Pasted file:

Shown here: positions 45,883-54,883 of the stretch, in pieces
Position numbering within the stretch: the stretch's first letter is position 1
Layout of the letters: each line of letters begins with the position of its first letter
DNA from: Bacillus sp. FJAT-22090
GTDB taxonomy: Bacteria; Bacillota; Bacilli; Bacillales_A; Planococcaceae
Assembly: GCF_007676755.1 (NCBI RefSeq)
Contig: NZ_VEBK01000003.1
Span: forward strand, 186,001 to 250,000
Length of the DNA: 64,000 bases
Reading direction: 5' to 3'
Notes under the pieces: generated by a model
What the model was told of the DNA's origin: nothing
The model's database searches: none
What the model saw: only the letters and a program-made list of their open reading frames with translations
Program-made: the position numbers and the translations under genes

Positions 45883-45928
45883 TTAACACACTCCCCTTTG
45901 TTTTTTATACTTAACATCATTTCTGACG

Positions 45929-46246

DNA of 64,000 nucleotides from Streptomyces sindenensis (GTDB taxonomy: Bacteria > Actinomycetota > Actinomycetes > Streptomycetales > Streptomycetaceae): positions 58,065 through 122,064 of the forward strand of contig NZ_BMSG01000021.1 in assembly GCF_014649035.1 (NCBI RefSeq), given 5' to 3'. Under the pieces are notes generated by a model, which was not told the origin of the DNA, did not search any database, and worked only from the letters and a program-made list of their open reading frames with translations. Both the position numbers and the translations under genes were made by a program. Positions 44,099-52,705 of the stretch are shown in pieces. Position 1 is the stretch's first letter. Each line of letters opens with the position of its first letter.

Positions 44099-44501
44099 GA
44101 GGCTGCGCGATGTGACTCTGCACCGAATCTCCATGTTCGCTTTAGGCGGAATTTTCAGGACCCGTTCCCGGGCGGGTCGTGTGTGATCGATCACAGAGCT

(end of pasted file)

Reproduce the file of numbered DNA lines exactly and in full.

Shown here: positions 45,883-54,883 of the stretch, in pieces
Position numbering within the stretch: the stretch's first letter is position 1
Layout of the letters: each line of letters begins with the position of its first letter
DNA from: Bacillus sp. FJAT-22090
GTDB taxonomy: Bacteria; Bacillota; Bacilli; Bacillales_A; Planococcaceae
Assembly: GCF_007676755.1 (NCBI RefSeq)
Contig: NZ_VEBK01000003.1
Span: forward strand, 186,001 to 250,000
Length of the DNA: 64,000 bases
Reading direction: 5' to 3'
Notes under the pieces: generated by a model
What the model was told of the DNA's origin: nothing
The model's database searches: none
What the model saw: only the letters and a program-made list of their open reading frames with translations
Program-made: the position numbers and the translations under genes

Positions 45883-45928
45883 TTAACACACTCCCCTTTG
45901 TTTTTTATACTTAACATCATTTCTGACG

Positions 45929-46246

DNA of 64,000 nucleotides from Streptomyces sindenensis (GTDB taxonomy: Bacteria > Actinomycetota > Actinomycetes > Streptomycetales > Streptomycetaceae): positions 58,065 through 122,064 of the forward strand of contig NZ_BMSG01000021.1 in assembly GCF_014649035.1 (NCBI RefSeq), given 5' to 3'. Under the pieces are notes generated by a model, which was not told the origin of the DNA, did not search any database, and worked only from the letters and a program-made list of their open reading frames with translations. Both the position numbers and the translations under genes were made by a program. Positions 44,099-52,705 of the stretch are shown in pieces. Position 1 is the stretch's first letter. Each line of letters opens with the position of its first letter.

Positions 44099-44501
44099 GA
44101 GGCTGCGCGATGTGACTCTGCACCGAATCTCCATGTTCGCTTTAGGCGGAATTTTCAGGACCCGTTCCCGGGCGGGTCGTGTGTGATCGATCACAGAGCT